The Creator Serves His Creation

 

Jesus washing the disciples feet
Christ Washing the Disciples’ Feet, art by Jan Lievens c.1630/35

 

When the disciples gather for the meal on Holy Thursday, Jesus is aware that it is the last time he will be together with them. For this reason, everything he says and does has a special significance. Every moment is filled with meaning. Jesus leaves his legacy.

He kneels before his friends and washes their feet, a service normally carried out by a house slave. John, who recounts this episode, emphasizes two things.

First, the devil has already given Judas the idea to betray Jesus. Jesus doesn’t wash the feet of the disciples because they are good and loving. He does it because he loves them with a love that can do nothing but go on loving until the end. Jesus makes himself small before them. Even Judas—already possessed by the devil—sees his master at his feet.

John emphasizes, secondly, that Jesus is wholly conscious that the Father has handed him everything, that he has come from God and is now returning to him. At this hour, Jesus knows he is God. The gesture he is making is not just friendliness toward one’s companions. Neither is it a teacher’s example of humility. What happens is that God kneels before his creation and serves it. God has not only become human, he becomes the slave of humankind and takes the absolute lowest place.

Before this mystery it is both comical and ridiculous to observe our propensity for wanting to dominate others, and maintain our rights and dignity. If we want to be like God there is only one way: to bend low and serve.

 

~ A Meditation by Wilfrid Stinissen, O.C.D.

 

Wishing you all a very blessed and prayerful Sacred Triduum!

The Hour of Redemption

 

Last Supper art by Rubens 1631-32
Last Supper, art by Rubens (1631-32)

 

Night has fallen. The terrible sin — that of killing the Lord — the epitome of all sin, is as good as accomplished. And Judas goes off . . .

Night has fallen indeed and yet, within the supper room there is a cry of exultation that is, in itself, a shattering of the night. ‘The hour has come for the Son of Man to be glorified.’

Jesus is to die, and he accepts this with all the passionate commitment of his surrendered heart — so deep, so unrestricted is his love for us. His is Love to the end, the uttermost love, which is total self-expenditure.

He knows that the love driving him on is not born of the human spirit; he knows that the Father himself is pouring into his poor human heart the immensity of his own self-expending love for men.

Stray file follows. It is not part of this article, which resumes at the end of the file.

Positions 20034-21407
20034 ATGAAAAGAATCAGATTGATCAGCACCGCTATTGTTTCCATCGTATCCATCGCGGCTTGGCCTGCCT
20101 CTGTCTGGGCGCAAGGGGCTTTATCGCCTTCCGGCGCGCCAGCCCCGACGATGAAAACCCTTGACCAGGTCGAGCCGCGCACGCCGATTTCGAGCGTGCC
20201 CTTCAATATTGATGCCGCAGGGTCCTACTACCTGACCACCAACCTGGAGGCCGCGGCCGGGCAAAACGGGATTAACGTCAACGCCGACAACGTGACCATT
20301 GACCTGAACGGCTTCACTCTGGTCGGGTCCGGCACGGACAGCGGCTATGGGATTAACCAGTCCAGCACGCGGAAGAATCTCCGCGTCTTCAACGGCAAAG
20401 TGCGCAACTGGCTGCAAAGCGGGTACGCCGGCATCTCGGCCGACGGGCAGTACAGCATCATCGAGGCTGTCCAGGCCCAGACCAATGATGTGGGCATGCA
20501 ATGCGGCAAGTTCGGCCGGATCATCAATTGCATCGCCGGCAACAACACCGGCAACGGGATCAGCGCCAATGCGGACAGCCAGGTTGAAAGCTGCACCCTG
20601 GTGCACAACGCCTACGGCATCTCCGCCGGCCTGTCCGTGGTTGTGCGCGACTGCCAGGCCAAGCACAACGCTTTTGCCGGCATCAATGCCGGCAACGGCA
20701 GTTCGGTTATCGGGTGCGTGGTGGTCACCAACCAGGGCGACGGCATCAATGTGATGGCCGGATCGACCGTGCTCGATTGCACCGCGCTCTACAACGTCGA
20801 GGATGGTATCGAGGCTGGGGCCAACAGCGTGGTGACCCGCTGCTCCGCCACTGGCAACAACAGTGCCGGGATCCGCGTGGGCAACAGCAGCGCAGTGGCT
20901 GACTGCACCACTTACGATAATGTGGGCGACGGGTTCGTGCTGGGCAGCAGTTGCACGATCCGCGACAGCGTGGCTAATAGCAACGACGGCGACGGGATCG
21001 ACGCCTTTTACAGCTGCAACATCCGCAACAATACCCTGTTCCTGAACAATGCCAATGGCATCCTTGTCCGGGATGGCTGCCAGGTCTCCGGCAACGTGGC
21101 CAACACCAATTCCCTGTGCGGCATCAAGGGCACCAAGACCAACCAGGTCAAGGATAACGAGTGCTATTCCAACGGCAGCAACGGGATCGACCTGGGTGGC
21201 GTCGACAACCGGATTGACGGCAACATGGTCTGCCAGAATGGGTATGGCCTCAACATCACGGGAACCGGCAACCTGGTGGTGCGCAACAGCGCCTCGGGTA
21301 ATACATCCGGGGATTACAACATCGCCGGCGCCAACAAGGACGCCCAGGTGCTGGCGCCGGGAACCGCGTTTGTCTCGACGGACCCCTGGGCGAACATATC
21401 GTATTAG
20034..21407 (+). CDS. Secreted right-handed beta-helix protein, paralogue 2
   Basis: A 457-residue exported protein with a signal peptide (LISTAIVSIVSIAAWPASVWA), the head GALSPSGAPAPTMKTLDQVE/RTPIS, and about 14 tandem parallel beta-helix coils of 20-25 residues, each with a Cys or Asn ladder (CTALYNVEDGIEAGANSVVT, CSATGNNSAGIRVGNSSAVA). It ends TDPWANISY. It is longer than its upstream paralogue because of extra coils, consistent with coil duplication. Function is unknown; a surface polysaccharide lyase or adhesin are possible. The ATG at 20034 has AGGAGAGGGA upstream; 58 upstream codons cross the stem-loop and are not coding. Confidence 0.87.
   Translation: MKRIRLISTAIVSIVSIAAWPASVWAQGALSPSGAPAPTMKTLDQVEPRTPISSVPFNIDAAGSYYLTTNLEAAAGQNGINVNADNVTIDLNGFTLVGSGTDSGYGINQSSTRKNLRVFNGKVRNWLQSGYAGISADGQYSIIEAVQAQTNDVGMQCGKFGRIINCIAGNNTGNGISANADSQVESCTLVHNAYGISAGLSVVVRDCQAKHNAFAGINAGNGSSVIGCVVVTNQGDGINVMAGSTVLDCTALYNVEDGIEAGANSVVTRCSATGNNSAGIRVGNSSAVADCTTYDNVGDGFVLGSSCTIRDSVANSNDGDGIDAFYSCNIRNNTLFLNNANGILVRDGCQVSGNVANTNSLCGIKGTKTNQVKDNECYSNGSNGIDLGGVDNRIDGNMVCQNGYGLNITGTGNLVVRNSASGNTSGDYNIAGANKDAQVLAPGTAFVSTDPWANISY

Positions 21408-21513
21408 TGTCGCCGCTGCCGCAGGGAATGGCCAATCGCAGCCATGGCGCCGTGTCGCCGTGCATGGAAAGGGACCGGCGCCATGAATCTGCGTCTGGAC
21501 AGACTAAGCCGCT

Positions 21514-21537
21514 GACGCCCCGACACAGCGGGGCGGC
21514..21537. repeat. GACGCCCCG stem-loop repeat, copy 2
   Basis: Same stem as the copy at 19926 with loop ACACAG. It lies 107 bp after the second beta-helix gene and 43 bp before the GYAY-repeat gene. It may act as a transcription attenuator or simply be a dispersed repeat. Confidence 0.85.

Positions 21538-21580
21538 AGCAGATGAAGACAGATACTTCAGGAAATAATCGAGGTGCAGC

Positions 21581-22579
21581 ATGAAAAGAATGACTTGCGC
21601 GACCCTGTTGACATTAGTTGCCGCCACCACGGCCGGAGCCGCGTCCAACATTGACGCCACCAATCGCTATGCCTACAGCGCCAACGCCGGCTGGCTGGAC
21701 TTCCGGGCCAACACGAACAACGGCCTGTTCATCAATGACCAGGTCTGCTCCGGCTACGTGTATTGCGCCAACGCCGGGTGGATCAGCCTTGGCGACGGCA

When he hangs on the cross, naked, emptied out, reduced to nothing, we shall have some idea of what this Man is, who he is, Son of eternal Love itself. Looking on him, seeing him truly for the first time, we shall know what sort of a God we have; for the first time human beings will know what God is really like.

He is a complete reversal of all merely human notions of God: he is Love that gives.

We wounded him by our sinning — we bruised him — yet all he bore became our healing.

 

~ A Meditation by Ruth Burrows, O.C.D.

 

 

Father the hour has come, glorify your Son.
~ John 17:1 

Christ Is My Utmost Need

 

Christ art by Kristin Miller
Art by Kristin Miller

 

Late, late the mind confessed:
wisdom has not sufficed.
I cannot take one step into the light
without the Christ.

Late , late the heart affirmed:
wild do my heart-beats run
when in the blood-stream sings one wish away
from the Incarnate Son.

Christ is my utmost need.
I lift each breath, each beat for Him to bless,
knowing our language cannot overspeak
our frightening helplessness.

Here where proud morning walks
and we hang wreaths on power and self-command,
I cling with all my strength unto a nail-investigated hand.

Christ is my only trust.
I am my fear since, down the lanes of ill,
my steps surprised a dark Iscariot
plotting in my own will.

Past nature called, I cry
who clutch at fingers and at tunic folds,
“Lay not on me, O Christ, this fastening.
Yours be the hand that holds.”

 

~ A poem by Sister Miriam of the Holy Spirit (Jessica Powers), O.C.D.

 

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With a heavy heart, thinking and praying for everyone in France and the whole world today . . .
Notre-Dame de Paris, pray for us!

 

 

 

Mary of Bethany

 

Mary of Bethanywashing of the feet art by gisele bauche
Art by Gisele Bauche

 

Mary brought in a pound of every costly ointment.
~ John 12:3

 

Here we are shown a woman who was truly a disciple, one with a listening ear. She was a woman for whom Jesus really mattered, more than anything else in the world, more than herself.

She saw life’s sole task as listening to the Lord, hearing the word of God’s, which always includes putting it into practice. We do not ‘hear’ in the biblical sense unless the hearing is translated into action. Like Martha, Mary too must have had many things to do but still only one sole purpose — to listen to the Lord.

The result was a deep knowledge of Jesus, of the hidden springs of his being, so to speak. As Jesus could say ‘Holy Father the world has not known you, but I have known you’ — because he lived on the Father’s will, so this woman could say, ‘Holy Jesus, the world has not known you, but I have known you.’

Thus she, of all others it seems, divined that he was to die and that this dying was his Father’s will. She did not raise an outcry, or plan a campaign to stop him going to Jerusalem. She had entered into his deepest inner movements, no matter how dimly. She came with her symbolic gesture of pure devotion, identification, anointing him for his burial.

There is nothing else a disciple can do — no heroics, no glib professions that we are ready to die with him, but rather deep humility, deep gratitude for what he is doing. He has to do it in order to destroy our sin, our alienation from the Father. Then we shall be able to follow him.